Tourist selfies risk passing deadly viruses onto critically endangered orangutans
COVID-19 not only affects humans; our closest relatives, the great apes, are also at risk. A team of experts, including Oxford Brookes University researchers say that jungle trekkers could be risking the lives of Critically Endangered species of orangutans, by passing on human viruses like COVID-19.
The researchers examined Instagram images of tourists in Indonesia and saw them breaking the rule of maintaining a 10 meter distance, posing for selfies, stroking, cuddling or feeding the wild orangutans. This activity exposes the orangutans to human diseases which can prompt deadly infections.
Lead author of the research paper, Andrea Molyneaux, a conservation biologist based in North Sumatra and a passionate advocate of safe jungle trekking practices, said that "the risk of zoonotic disease transmission between visitors and orangutans is extremely concerning. There are national park rules that inform visitors of the risks but our results indicate that tourists may not be aware of them. There appears to be apathy within the wider conservation community to promote awareness of these rules. We desperately need to promote awareness of these rules so visitors know they must not get close to or feed orangutans."
Potential for disease transmission
Orangutans are found on only two islands in the world, Sumatra and Borneo, and all three species of orangutans are listed as Critically Endangered on the International Union for Conservation of Nature and Natural Resources Red List of Threatened Species. The team highlighted poor rule compliance when people visited orangutans in Gunung Leuser National Park, North Sumatra, Indonesia.
Ecologist and Ph.D. student at Oxford Brookes University, Emma Hankinson, said that "in the photos we analyzed we saw tourists touching, patting, cuddling, feeding and getting very close to orangutans for selfies. I have worked extensively in Sumatra and have witnessed such behaviors first hand. There is a substantial potential for disease transmission between people and the orangutans they visit.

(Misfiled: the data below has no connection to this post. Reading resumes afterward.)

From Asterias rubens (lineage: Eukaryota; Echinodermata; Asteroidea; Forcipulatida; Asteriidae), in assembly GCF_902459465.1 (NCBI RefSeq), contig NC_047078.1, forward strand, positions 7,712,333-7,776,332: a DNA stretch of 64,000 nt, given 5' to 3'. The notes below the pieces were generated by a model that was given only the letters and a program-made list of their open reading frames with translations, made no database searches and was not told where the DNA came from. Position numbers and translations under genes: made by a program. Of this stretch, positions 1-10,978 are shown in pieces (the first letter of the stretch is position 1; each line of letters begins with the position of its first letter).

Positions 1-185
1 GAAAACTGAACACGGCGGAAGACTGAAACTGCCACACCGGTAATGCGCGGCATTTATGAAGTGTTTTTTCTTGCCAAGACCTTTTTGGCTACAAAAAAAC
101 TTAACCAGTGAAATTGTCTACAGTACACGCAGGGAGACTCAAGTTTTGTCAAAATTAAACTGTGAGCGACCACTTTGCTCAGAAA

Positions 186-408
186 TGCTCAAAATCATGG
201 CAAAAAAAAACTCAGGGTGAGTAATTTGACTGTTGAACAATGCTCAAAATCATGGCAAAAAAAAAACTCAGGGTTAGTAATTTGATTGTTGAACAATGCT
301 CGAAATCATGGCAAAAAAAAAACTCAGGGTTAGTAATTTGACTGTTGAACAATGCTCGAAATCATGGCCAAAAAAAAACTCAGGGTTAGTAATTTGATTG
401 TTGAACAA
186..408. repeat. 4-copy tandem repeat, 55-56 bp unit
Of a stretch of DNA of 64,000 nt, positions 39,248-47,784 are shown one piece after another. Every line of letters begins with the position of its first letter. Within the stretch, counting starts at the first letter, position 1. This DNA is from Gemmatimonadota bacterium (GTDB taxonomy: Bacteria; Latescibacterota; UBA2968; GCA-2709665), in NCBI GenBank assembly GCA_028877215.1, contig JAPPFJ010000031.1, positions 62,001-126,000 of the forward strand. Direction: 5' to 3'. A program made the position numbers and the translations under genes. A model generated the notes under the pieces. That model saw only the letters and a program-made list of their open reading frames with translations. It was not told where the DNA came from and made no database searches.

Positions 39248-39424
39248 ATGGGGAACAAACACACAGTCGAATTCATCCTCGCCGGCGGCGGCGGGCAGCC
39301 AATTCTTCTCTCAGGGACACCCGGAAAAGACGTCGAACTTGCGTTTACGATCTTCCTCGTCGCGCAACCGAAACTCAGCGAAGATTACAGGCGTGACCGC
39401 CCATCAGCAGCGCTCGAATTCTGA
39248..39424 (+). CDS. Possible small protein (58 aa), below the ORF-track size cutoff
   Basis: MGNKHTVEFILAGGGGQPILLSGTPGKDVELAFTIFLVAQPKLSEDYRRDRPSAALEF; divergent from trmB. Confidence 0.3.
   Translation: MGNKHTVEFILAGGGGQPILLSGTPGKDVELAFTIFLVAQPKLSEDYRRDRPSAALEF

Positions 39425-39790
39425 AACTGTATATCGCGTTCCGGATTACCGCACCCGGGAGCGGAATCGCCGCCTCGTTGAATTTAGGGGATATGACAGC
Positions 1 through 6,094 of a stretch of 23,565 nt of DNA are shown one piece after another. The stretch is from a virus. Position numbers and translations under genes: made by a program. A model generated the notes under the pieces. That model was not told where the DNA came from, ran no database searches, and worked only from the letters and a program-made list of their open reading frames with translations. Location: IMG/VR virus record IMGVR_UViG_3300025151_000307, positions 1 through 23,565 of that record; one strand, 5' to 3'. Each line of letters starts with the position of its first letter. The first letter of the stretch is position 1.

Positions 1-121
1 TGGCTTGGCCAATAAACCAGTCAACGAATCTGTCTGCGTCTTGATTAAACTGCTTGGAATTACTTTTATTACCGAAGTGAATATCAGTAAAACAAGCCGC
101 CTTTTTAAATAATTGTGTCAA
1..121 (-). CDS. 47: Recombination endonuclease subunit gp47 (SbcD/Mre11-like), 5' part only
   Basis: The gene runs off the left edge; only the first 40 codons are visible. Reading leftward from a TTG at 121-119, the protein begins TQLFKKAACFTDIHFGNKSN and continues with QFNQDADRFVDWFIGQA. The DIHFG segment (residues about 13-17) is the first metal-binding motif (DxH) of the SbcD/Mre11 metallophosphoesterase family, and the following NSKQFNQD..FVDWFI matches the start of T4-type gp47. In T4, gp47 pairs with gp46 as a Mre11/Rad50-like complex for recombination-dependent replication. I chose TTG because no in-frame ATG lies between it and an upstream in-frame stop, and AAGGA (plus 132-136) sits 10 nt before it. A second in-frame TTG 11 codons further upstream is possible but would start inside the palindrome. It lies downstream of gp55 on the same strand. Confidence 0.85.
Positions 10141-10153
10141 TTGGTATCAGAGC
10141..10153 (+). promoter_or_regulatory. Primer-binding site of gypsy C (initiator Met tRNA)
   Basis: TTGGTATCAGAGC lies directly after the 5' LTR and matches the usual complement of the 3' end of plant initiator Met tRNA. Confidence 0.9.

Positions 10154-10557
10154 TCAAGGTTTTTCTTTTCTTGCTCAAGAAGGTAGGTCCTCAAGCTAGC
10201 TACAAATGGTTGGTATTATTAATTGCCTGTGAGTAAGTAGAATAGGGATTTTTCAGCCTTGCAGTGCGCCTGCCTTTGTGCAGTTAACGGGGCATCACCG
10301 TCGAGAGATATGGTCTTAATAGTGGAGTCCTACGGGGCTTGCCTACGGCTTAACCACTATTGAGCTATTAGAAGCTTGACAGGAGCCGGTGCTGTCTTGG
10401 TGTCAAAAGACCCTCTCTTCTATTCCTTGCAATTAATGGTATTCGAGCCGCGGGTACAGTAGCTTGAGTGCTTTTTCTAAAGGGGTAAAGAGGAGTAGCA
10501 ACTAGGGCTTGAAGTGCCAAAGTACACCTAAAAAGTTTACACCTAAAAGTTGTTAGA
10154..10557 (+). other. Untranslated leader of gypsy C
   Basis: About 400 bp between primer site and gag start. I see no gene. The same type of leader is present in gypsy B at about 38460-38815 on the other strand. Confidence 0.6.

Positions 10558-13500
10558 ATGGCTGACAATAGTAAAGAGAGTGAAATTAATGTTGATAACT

"The COVID-19 pandemic has increased people's awareness of disease risk and we hope this may have positive impacts on the behavior of visitors to the Gunung Leuser National Park and other great ape tourism sites, making them more likely to comply with the rules."
Great apes also victims of the pandemic
In January 2021 three captive western lowland gorillas in San Diego Zoo were confirmed positive for SARS-CoV-2 and subsequently four orangutans and five bonobos at the zoo were given the Zoetis COVID-19 vaccination. In September 2021, nine captive western gorillas at Atlanta Zoo tested positive. SARS-CoV-2 is the virus that causes COVID-19, showing that the current pandemic also can affect great apes.
Ashley Leiman OBE, Director/Trustee of Orangutan Foundation UK, said that "this important and timely paper illustrates a lack of respect for orangutans, by visitors wanting close proximity for a selfie, who seem unaware that this action could put orangutans at risk of disease. Now that the world is opening up and with it tourism, a shift in attitudes is urgently required and visitors should keep 10 meters away if they are to protect the Critically Endangered orangutans they wish to see."
The research is published in Folia Primatologica.